One of my favorite dishes to make in winter is polenta. It’s hearty and warm and heats the inner fires. I found a great local source from Aspen Moon Farms in Hygiene, Colorado called, Organic Biodynamic Red “Floriani” Cornmeal. It has a rich yellow color with red flecks inside. It’s open-pollinated, non-GMO, and heirloom..out of Italy, which is why it is also great for making polenta, not just cornbread. For those who may or may not know, the Italians use “flint”corn for their polenta, which I recently learned is the same as native American calico corn, which surprised me. Each kernel has a hard outer layer to protect the soft endosperm, it is likened to being hard as flint; hence the name.

Here we have an Italian variety, named Floriani, for something that was originally ours, grown by the Pawnee Indians a 1000 years ago. This tells me that the Italians were better at appreciating a rustic, heirloom variety and keeping their tradition alive, especially in the popular Alpine polenta eating mountains in the north, more than we Americans were.

This is to say that polenta,  with a drizzle of extra virgin olive oil and parmigiano reggiano, make a delectable manage-a-trois. The addition of cavalo nero, and Italian version of flat-leafed kale, and chunks of  deep orange Hokkaido or Kabucha squash, makes this dish a winter winner.

Up until about 5 years ago, cavolo nero (black cabbage, dinosaur kale) was not grown out of Tuscany, where it graced almost every garden in the countryside. It was mostly used for Ribbollita, the Tuscan vegetable bread soup, or fetunta, toasted bread rubbed with garlic with a mess of cooked cavolo nero on top, drizzled with pot liquor and extra virgin olive oil. It still graces Tuscan gardens, but now, all across America as well. It’s tall stalk and sky reaching leaves look more like a brussel sprout plant or tobacco. Like most hearty winter greens, it needs a frost to sweeten the bitter flavor. Yet, sauteed with garlic and olive oil, cavalo nero is a dandy dressed up peasant.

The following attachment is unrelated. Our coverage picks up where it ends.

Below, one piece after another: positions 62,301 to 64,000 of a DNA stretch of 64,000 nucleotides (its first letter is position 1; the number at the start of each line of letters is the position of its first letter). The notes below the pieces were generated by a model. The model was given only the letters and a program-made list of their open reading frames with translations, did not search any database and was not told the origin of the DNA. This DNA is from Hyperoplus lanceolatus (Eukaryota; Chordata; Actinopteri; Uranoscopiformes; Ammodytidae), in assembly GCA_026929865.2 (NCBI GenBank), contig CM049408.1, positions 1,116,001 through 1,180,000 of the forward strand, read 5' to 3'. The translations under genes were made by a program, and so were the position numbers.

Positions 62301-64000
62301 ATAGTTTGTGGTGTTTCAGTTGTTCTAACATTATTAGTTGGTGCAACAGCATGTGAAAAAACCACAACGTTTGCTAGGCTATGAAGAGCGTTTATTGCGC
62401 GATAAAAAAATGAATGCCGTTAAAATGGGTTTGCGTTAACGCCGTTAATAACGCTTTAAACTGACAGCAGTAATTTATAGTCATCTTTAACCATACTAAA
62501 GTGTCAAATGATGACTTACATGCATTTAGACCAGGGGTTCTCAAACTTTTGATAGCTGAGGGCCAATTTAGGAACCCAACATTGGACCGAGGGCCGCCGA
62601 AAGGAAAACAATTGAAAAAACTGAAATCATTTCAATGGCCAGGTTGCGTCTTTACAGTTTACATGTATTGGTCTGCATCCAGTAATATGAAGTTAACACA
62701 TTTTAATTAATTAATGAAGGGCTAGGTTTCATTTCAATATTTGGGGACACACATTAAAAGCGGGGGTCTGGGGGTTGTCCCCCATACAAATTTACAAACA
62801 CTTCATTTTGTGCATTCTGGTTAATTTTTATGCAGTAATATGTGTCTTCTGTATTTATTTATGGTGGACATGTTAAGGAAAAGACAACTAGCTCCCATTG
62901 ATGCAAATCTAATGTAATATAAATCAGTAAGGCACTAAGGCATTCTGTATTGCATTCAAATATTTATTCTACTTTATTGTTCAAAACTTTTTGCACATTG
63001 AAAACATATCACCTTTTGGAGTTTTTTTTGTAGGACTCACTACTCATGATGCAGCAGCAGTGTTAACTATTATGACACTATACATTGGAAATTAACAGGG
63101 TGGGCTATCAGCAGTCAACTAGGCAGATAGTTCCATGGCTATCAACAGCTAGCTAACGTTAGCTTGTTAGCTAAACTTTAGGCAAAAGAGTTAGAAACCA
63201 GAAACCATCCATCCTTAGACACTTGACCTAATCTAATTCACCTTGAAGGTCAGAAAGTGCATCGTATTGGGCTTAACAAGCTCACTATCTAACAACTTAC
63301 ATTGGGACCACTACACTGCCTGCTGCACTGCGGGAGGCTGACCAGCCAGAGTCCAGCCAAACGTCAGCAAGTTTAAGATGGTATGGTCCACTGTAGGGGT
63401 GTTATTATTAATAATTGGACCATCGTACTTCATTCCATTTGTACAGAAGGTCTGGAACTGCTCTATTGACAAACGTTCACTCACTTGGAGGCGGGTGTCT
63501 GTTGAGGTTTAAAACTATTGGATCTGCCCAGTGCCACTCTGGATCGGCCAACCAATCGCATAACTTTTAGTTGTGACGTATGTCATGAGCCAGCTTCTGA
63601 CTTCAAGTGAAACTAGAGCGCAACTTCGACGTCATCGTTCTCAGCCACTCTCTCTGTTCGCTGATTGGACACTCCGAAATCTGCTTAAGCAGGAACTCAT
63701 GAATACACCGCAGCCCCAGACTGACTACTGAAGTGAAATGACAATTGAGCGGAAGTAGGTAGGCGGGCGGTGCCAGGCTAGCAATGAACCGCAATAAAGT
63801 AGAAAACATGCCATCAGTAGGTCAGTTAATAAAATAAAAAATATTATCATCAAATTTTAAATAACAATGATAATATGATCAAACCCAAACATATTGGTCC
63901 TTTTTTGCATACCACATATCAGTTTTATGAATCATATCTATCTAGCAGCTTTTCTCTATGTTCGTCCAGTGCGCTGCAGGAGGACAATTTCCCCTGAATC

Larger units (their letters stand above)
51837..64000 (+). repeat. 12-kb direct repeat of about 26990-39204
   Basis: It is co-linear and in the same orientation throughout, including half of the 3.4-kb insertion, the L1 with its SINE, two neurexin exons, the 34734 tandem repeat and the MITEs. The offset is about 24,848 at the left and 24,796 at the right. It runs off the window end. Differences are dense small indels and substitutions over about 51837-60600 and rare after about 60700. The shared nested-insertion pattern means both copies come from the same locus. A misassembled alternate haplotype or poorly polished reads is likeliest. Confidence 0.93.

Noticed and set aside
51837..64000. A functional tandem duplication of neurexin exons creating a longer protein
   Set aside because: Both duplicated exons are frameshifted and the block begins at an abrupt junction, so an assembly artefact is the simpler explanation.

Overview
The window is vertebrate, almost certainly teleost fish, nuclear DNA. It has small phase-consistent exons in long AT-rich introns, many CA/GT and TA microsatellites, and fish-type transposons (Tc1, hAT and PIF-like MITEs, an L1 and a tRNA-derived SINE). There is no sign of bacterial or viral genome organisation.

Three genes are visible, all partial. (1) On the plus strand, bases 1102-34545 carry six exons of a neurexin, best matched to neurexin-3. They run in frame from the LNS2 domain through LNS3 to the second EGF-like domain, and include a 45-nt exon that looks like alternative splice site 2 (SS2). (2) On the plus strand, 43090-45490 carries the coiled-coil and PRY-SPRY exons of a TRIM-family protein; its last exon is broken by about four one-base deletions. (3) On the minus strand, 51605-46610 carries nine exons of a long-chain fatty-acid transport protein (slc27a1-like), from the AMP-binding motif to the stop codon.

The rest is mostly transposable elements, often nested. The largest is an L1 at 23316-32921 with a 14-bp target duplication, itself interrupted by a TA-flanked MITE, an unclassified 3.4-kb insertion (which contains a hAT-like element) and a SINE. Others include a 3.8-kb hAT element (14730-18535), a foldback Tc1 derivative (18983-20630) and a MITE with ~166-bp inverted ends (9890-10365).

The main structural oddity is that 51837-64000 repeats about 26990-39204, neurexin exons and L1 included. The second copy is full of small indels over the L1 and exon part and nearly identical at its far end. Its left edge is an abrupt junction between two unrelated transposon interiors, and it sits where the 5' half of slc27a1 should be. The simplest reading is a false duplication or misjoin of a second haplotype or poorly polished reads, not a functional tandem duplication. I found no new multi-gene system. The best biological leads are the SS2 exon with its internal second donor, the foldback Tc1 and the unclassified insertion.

Hokkaido or kabucha is a naturally sweet, orange fleshed winter pumpkin from the Hokkaido prefecture of Japan. What sets it apart from other pumpkins is it’s sweet, satisfying nutty taste and texture, especially when baked or made into a pureed soup. Our American orange pumpkins are not naturally sweet and take a lot of sugar to be so. Hence, we eat pumpkin pie and rarely eat it in a savory dish.

Here is the recipe in three parts:

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Polenta

1 cups of course cornmeal, preferably a variety best used for polenta

4-8 cups of salted boiling water

butter or olive oil to flavor. This can be corrected to taste at the end of the dish as well.

1/2 cup of grated parmigiano reggiano + more for garnishing the top.

salt to taste (but at least 1/4 t to start).

Add cornmeal to the simmering water with a whisk so it doesn’t clump. Keep stirring intermittently for at least a half hour. Add more water if necessary to keep it moist and still able to stir. It will be thick. Make sure it doesn’t pop out on you. Stir with a long spoon. It needs to cook a long time to be most delicious. Keep letting it simmer if you aren’t sure. Some people let it cook slowly for an hour. Don’t be surprised if it forms a film on the bottom of the pot. Don’t worry, this is good. It will soak out later and this keeps the polenta from burning. Check for salt. When it’s cooked to the desired consistency, able to keep your wooden spoon almost standing up, add more olive oil (or butter to taste) and a grated parmigiano. Dish into bowls as is, with a drizzle of extra virgin olive oil and a sprinkle or two of good parmigiano. This manage a trois is enough as it is.. or add sauteed cavolo nero and squash.

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Sauteed Cavolo Nero

1 bunch dinosaur kale (cavolo nero), chopped coursely

3 cloves of garlic, chopped

1/2 dry red pepper, chopped

ex. virgin olive oil

Clean the greens and separate the leaves from the stems. Chop course and set aside for a moment.  Add ex virgin olive oil, garlic and pepper. Put the greens in straightaway and saute’. Add a pinch of salt and cover for 5-10 minutes, stirring occasionally. Cook to your desired tenderness.

Braised Hokkaido pumpkin

1 half of a pumpkin

2 shallots, sliced fine

Cut the green skin away from the flesh of the pumpkin. Remove the seeds. Chop into bite sized cubes. Saute’ shallots in extra virgin olive oil and add the cubed pumpkin to saute together. Add a little water to braise. Stir often checking for a small amount of saucy liquid. Salt to taste.

Add greens and squash to a bowl of polenta, sprinkled with grated parmigiano and a drizzle of your best extra virgin olive oil.

Enjoy this delicious one dish meal!